|Systematic (IUPAC) name|
|Mol. mass||297.25916 g/mol|
|(what is this?)|
Isofagomine tartrate (planned trade name Plicera) is an experimental drug for the treatment of certain forms of Gaucher's disease, developed by Amicus Therapeutics and Shire plc. It has been granted orphan drug status by the European Medicines Agency (EMA). Isofagomine was invented by Mikael Bols and Troels Skrydstrup, and was first prepared by Jespersen and Bols.
Mechanism of action
β-glucocerebrosidase, an enzyme needed for the metabolisation of glucocerebroside, is misfolded in individuals with Gaucher's disease due to various mutations, one of which is called N370S. Isofagomine binds selectively to N370S glucocerebrosidase and restores its correct conformation and, consequently, enhances its activity about threefold.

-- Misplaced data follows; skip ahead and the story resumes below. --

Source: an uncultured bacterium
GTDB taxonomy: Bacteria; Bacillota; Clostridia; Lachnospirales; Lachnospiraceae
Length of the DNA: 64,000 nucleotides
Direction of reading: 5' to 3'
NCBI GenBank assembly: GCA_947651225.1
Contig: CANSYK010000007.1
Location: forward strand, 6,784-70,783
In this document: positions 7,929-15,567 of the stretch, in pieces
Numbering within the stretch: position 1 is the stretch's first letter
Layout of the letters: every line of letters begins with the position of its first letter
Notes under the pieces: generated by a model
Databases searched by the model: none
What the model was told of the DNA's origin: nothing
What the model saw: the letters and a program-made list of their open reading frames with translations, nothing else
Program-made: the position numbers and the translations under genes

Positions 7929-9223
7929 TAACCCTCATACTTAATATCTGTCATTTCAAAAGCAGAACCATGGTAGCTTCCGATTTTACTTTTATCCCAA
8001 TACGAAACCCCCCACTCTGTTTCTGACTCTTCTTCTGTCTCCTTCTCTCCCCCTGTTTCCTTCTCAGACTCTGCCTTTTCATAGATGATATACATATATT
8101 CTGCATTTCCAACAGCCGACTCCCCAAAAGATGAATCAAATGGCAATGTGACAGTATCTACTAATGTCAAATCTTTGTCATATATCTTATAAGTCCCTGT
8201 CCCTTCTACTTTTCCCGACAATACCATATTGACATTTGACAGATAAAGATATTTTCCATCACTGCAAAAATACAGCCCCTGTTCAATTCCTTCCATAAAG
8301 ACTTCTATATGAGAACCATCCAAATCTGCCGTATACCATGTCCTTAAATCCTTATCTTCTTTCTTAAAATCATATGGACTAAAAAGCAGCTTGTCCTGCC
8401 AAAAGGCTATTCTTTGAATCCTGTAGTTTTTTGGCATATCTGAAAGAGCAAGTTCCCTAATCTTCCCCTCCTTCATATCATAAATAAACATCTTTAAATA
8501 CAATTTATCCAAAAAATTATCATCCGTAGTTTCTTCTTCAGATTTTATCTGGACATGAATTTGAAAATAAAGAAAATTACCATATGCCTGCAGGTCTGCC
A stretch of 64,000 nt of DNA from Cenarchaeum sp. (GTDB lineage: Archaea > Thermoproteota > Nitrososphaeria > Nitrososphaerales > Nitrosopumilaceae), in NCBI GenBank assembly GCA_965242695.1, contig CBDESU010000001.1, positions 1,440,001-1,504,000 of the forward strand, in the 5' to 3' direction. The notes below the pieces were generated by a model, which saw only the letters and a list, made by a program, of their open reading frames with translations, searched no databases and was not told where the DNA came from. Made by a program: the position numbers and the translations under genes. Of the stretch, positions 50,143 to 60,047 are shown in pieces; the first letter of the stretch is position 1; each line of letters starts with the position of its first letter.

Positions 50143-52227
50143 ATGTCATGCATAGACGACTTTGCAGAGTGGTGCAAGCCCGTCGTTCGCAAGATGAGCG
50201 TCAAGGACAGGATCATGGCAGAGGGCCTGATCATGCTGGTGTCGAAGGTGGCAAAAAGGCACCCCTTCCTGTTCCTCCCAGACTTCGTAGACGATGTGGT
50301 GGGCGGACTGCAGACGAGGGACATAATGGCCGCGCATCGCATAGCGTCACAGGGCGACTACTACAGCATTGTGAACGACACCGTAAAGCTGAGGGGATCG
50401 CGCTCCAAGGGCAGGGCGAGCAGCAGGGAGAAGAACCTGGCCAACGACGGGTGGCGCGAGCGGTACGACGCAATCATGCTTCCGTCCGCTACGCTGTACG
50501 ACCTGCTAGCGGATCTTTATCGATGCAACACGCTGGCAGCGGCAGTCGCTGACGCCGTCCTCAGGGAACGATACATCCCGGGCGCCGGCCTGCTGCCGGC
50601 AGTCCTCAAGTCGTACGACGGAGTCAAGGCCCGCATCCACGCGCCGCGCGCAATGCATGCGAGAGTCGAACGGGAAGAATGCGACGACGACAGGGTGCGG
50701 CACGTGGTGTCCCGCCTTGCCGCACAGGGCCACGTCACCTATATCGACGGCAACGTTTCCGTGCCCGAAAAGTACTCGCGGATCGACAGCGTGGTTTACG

- Imiglucerase, a recombinant human β-glucocerebrosidase for enzyme replacement therapy of Gaucher's disease
- Miglustat, another orphan drug for the treatment of Gaucher's disease with a different mechanism of action
- H. Spreitzer (20 June 2009). "Neue Wirkstoffe - Isofagomin tartrat". Österreichische Apothekerzeitung (in German) (13/2009): 736.
- Public summary of positive opinion for orphan designation of isofagomine tartrate for the treatment of Gaucher disease
- Jespersen, T. M.; Dong, W; Skrydstrup, T; Sierks, M.R; Lundt, I; Bols, M. (1994). "Isofagomine, a Potent New Glycosidase Inhibitor". Angew. Chem. Int. Ed. Engl. 33 (17): 1778–1779. doi:10.1002/anie.199417781.
- Dulsat, C., Mealy, N. (2009). "Isofagomine tartrate". Drugs of the Future 34 (1): 23. doi:10.1358/dof.2009.034.01.1323946.
- Richard A. Steet, Stephen Chung, Brandon Wustman, Allan Powe, Hung Do, and Stuart A. Kornfeld (2006). "The iminosugar isofagomine increases the activity of N370S mutant acid β-glucosidase in Gaucher fibroblasts by several mechanisms". PNAS 103 (37): 13813–8. doi:10.1073/pnas.0605928103. PMC 1564243. PMID 16945909.
|This pharmacology-related article is a stub. You can help Wikipedia by expanding it.|